On the organization’s website, they have a page that directly addresses the question “Is this a campaign to get me to go to church?” Although they say this isn’t their purpose, their Take Action section does connect them with volunteers from local churches. They also say on their supporting website, He Gets Us Partners, that the campaign “has now become an opportunity for local churches to get involved in the conversation.”
The campaign has partnered with several evangelical organizations, such as Christianity Today, YouVersion, the Wheaton College Billy Graham Center, and Relevant magazine. They’re also using Gloo, a platform that “provides local churches a safe and easy way to connect with them.”
What are the criticisms of the He Gets Us campaign?
The He Gets Us campaign has been criticized by groups and individuals from both the political and theological left and right.
On the political and theological left, the campaign has been criticized both for promoting an “apolitical Jesus” and for being supported and funded by conservative evangelicals, especially those—as CNN says—with “connections to anti-LGBT and anti-abortion laws.” On the political right, the campaign has been criticized for being “woke” since it uses language that’s deemed in certain circles to be signaling a leftist political agenda (such as “justice,” “refugee,” and “inclusive”).
A more theological critique from conservatives is that the campaign doesn’t directly state Jesus is God or offer a presentation of the gospel. For example, as Natasha Crain says, “The fact that Jesus ‘gets us,’ stripped from the context of His identity, is meaningless.”
The spending on the ad campaign has also been called into question. He Gets Us spent $20 million on the Super Bowl ads alone. The group has said the goal is to invest about a billion dollars over the next three years.
What should we make of the He Gets Us campaign?
How you feel about He Gets Us can be influenced by many factors and by how much weight you give each of them.
For example, the campaign says, “We’re not ‘Left’ or ‘Right,’ or a political organization of any kind.” Yet based on the contradictory online reactions, you might get the impression He Gets Us is a plot by right-wing Christian nationalists to promote a left-wing woke message.
There’s also the consideration of stewardship. The group is spending an extraordinary amount of money, and it’s not wrong to wonder if that billion dollars of “God’s wealth” could be used more effectively for the kingdom.
But the most relevant factor is what you believe about pre-evangelism. If we define evangelism as proclaiming the gospel, then pre-evangelism is having discussions that prepare the way for people to understand the gospel message. Evangelism is sharing that the good news about Jesus Christ is God’s power to save all who believe in him and that everyone should turn from sin to follow him. Pre-evangelism can include explaining who Jesus is to people who’ve heard the name but have no clue what he’s about.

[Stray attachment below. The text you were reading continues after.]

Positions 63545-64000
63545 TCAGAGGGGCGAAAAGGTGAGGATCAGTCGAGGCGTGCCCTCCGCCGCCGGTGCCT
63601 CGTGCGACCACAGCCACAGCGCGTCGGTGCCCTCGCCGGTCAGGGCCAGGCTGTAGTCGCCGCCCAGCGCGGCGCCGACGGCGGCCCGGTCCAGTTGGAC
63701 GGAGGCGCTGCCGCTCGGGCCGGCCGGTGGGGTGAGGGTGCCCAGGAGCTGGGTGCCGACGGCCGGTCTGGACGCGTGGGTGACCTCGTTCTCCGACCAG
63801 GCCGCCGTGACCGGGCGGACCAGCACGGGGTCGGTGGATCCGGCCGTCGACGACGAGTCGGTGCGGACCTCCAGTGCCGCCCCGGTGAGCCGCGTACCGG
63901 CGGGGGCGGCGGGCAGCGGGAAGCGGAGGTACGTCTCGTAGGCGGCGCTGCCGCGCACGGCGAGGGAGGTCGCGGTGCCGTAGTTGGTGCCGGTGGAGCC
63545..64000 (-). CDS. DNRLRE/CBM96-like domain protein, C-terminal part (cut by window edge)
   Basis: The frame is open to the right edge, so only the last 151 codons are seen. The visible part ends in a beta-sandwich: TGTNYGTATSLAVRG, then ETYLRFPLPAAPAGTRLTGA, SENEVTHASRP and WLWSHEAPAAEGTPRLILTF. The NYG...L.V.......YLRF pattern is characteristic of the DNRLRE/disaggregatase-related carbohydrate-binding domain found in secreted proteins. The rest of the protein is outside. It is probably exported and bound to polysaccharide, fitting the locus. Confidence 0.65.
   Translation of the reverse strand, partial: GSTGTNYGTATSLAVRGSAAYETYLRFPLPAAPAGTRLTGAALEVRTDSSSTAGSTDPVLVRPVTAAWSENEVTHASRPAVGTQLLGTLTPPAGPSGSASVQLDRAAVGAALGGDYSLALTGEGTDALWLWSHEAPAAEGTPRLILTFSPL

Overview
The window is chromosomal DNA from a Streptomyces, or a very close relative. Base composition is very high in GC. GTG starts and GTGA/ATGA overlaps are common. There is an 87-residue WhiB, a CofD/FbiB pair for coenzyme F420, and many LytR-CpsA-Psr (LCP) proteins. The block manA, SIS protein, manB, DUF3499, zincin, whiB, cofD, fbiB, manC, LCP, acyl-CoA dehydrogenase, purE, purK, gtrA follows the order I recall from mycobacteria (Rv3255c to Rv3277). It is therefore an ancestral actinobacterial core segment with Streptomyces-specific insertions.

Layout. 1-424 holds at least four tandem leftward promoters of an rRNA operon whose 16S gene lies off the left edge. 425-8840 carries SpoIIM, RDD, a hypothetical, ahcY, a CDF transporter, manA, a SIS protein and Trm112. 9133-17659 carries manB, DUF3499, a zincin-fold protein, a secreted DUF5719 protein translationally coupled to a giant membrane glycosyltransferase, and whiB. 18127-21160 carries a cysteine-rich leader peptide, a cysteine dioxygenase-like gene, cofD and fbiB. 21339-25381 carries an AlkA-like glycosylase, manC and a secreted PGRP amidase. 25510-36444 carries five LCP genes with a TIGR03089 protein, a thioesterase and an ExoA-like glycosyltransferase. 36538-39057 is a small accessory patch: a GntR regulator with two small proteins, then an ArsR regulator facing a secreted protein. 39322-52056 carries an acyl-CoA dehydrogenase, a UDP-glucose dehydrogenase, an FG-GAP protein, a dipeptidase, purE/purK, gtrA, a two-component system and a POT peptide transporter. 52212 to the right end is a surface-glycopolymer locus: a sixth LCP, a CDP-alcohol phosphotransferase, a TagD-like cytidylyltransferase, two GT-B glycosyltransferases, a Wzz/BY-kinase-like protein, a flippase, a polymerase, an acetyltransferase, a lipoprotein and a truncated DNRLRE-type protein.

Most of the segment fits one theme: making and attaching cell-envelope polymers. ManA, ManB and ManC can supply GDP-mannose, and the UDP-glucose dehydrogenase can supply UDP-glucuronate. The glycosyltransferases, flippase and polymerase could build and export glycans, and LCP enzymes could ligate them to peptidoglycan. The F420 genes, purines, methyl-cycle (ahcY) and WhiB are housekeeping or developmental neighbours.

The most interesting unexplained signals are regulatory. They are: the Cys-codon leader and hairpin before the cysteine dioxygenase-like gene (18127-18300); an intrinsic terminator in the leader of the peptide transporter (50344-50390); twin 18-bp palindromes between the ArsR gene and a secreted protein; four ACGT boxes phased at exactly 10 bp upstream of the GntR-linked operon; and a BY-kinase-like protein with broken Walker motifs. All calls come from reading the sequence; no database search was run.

He Gets Us has been criticized for failing to be adequate as evangelism. But a more charitable approach would be to judge it as pre-evangelism. For example, they focus on a relatable element of Jesus—his humanity—to spark interest in the God-Man. On their partners website, they provide a succinct explanation of their approach:
We believe [Jesus] was fully God and fully man. By design, our media messages focus on his humanity—since we’ve learned these resonate with the widest possible audience. We’re simply inviting them to explore how might things be different if more people followed his example. Then, we extend an open invitation to engage and learn more. We also provide open opportunities, for anyone willing, to connect with our partners to learn more about Jesus.
Using this criteria, we can consider whether focusing on the humanity of Jesus is a helpful pre-evangelism approach. We can also ask whether “following his example” is sufficient in our cultural context to get people interested in learning more about him. Additionally, we can consider whether connecting people to churches and Alpha online groups is a suitable next step to lead those curious about Jesus to encounter the gospel.
Wherever we land on those questions, we should judge the campaign fairly and graciously. However flawed some may regard their approach, the campaign is composed of orthodox evangelical believers who are attempting to point people to Jesus.
Before we hastily dismiss their efforts, we should remember what Jesus told his disciples when they tried to stop someone from driving out demons in his name because the person wasn’t one of them. “Do not stop him,” Jesus said, “for no one who does a mighty work in my name will be able soon afterward to speak evil of me. For the one who is not against us is for us” (Mark 9:38–40).